Open Access Publications from the University of California

## Computing fundamental matrix decompositions accurately via the matrix sign function in two iterations: The power of Zolotarev's functions

• Author(s): Nakatsukasa, Y
• Freund, RW
• et al.

## Published Web Location

https://doi.org/10.1137/140990334
Abstract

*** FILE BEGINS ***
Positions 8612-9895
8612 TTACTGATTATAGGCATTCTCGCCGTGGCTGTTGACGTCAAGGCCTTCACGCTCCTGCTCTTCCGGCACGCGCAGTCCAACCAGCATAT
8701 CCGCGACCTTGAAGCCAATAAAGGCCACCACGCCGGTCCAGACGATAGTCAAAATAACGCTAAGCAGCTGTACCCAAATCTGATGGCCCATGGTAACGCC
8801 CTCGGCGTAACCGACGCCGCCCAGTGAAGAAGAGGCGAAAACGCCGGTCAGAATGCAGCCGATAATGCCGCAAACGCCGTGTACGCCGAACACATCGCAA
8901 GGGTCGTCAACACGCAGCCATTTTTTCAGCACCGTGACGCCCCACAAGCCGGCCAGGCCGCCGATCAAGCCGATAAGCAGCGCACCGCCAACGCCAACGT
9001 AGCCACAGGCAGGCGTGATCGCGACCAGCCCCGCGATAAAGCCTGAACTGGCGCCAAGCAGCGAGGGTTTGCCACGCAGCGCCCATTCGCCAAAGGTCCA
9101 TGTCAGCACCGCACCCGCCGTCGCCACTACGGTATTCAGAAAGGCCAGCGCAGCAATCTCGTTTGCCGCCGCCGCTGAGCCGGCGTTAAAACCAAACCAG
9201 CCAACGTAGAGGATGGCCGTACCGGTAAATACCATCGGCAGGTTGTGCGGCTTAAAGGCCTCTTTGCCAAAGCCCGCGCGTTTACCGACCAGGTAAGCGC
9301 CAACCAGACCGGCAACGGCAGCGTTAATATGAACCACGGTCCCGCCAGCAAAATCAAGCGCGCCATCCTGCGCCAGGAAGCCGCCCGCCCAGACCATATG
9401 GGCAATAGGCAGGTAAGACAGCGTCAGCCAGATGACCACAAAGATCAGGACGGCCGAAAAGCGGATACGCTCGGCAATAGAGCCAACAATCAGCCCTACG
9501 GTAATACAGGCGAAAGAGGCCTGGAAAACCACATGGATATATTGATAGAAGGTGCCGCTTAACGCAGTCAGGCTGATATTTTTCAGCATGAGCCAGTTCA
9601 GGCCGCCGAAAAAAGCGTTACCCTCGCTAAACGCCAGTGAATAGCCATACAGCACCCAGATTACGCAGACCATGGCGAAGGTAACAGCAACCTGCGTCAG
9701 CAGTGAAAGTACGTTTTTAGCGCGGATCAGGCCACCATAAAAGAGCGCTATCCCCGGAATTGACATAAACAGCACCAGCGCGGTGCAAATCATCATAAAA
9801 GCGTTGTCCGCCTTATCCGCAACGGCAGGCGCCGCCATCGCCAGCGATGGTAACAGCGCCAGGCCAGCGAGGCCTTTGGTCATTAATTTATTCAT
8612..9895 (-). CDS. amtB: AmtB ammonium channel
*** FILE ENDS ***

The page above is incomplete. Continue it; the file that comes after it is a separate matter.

© 2016 Society for Industrial and Applied Mathematics. The symmetric eigenvalue decomposition and the singular value decomposition (SVD) are fundamental matrix decompositions with many applications. Conventional algorithms for computing these decompositions are suboptimal in view of recent trends in computer architectures which require minimizing communication together with arithmetic costs. Spectral divide-and-conquer algorithms, which recursively decouple the problem into two smaller subproblems, can achieve both requirements. Such algorithms can be constructed with the polar decomposition playing two key roles: it forms a bridge between the symmetric eigendecomposition and the SVD, and its connection to the matrix sign function naturally leads to spectral-decoupling. For computing the polar decomposition, the scaled Newton and QDWH iterations are two of the most popular algorithms, as they are backward stable and converge in at most nine and six iterations, respectively. Following this framework, we develop a higher-order variant of the QDWH iteration for the polar decomposition. The key idea of this algorithm comes from approximation theory: we use the best rational approximant for the scalar sign function due to Zolotarev in 1877. The algorithm exploits the extraordinary property enjoyed by the sign function that a high-degree Zolotarev function (best rational approximant) can be obtained by appropriately composing low-degree Zolotarev functions. This lets the algorithm converge in just two iterations in double-precision arithmetic, with the whopping rate of convergence seventeen. The resulting algorithms for the symmetric eigendecompositions and the SVD have higher arithmetic costs than the QDWH-based algorithms, but are better suited for parallel computing and exhibit excellent numerical backward stability.